6,845 questions • 13,625 answers • 296,862 users
I'm a little confused because I was under the impression that when you talk about something in general (not a specific thing), then you use le / la / les
For example, "Les trains sont grands" = Trains are big.
Not any one particular train, just trains in general.
In my latest quiz I was asked to translate "Aurélie eats bread."
To me that is a general statement, we're talking about bread in general, not any particular loaf or piece of bread. In the same way you could say "I don't eat meat". So I put "Aurélie mange le pain", but this is apparently incorrect and instead should be "du pain".
I would have thought "Aurélie mange du pain" would translate to "Aurélie is eating some bread", no?
In one of the answers to a test it says
Est-ce ta trousse? - Oui, c'est la mienne.Is this your pencil case? - Yes, this is mine.
Going by this lesson here, would it be correct to say
Est-ce ta trousse? - Oui, elle est la mienne.Is this your pencil case? - Yes, it is mine.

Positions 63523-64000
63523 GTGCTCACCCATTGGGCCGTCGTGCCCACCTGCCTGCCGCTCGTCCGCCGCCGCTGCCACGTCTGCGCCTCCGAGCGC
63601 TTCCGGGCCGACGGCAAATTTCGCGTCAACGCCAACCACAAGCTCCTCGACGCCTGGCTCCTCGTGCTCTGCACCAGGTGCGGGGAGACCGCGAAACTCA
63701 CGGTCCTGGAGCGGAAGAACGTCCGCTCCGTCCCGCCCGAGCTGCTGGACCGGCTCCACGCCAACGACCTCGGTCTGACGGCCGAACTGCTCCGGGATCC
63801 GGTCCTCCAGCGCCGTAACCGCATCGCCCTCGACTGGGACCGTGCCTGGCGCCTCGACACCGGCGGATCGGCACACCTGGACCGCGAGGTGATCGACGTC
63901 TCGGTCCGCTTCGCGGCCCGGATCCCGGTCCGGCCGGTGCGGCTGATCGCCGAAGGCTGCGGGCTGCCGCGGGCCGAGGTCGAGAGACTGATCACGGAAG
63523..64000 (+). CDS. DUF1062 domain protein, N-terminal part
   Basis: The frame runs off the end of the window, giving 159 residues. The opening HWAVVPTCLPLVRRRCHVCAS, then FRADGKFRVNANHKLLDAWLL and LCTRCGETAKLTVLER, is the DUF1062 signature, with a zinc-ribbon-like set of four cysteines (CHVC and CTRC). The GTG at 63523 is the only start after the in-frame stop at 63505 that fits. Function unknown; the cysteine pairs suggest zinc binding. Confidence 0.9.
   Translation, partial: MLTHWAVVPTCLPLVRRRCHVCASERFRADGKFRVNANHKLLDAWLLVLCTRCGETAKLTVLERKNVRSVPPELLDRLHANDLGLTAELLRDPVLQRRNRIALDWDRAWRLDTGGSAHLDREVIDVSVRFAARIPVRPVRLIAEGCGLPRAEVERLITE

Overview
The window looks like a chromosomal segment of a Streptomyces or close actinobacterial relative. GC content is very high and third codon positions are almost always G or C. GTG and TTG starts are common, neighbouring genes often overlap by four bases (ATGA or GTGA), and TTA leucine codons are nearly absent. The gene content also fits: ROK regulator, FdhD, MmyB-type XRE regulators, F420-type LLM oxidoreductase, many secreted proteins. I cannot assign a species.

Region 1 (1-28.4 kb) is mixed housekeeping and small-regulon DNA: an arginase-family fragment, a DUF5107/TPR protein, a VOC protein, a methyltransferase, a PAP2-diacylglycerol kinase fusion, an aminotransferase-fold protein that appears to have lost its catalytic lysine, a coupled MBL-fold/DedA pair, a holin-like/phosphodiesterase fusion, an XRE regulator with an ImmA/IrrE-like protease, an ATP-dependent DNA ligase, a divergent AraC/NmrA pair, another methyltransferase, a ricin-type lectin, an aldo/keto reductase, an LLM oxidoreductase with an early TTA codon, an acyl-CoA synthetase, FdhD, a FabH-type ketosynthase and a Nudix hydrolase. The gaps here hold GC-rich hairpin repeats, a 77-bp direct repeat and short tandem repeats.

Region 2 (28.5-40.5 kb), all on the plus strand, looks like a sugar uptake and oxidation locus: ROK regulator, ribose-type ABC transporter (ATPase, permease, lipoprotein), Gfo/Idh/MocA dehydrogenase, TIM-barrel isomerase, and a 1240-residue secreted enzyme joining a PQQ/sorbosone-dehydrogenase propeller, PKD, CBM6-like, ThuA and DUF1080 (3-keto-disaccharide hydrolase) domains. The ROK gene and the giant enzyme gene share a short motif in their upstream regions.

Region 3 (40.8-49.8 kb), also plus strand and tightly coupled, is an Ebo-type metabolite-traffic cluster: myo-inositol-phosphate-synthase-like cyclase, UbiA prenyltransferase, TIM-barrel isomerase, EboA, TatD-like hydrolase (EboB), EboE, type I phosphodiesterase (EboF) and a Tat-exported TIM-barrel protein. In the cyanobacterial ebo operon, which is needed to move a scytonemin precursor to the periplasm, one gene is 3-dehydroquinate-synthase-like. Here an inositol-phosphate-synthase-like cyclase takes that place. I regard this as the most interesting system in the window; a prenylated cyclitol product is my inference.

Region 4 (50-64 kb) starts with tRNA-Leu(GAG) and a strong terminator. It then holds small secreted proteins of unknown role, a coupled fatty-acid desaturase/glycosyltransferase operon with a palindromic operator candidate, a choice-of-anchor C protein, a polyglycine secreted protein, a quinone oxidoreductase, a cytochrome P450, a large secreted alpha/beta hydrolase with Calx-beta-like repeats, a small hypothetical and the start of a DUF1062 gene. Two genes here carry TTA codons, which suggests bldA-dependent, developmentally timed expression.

The difference being between THIS and IT.
I am a bit confused with ne...pas Le passe compose/ present indicatif for depuis longtemps. In a test I translated "How would you say ''I haven't been in France for long.''? as "Je n'arrive pas en France depuis longtemps."
But it was marked wrong. Can you explain why Passe compose is the correct tense for this
Can this also be correct?nous pouvons finalement ouvrir nos cadeaux !
Can one say Nothing at all...rien de tout?
Hi, I'm wondering why the "de" is included in this line?
This lesson refers to the Infinitif Passé. I have been doing the lessons in order since level A0 and I don't think I have seen Infinitif Passé before. I figured it out, and finally noticed the link to a lesson about it at the bottom of the page, but perhaps this lesson could explain briefly what it is, rather than using the name without previous explanation.
"Si si, ..." -- I hear this all the time, but it doesn't seem to be an accepted answer. Is it just because it is technically redundant? Does it lower the register to use two "si" ?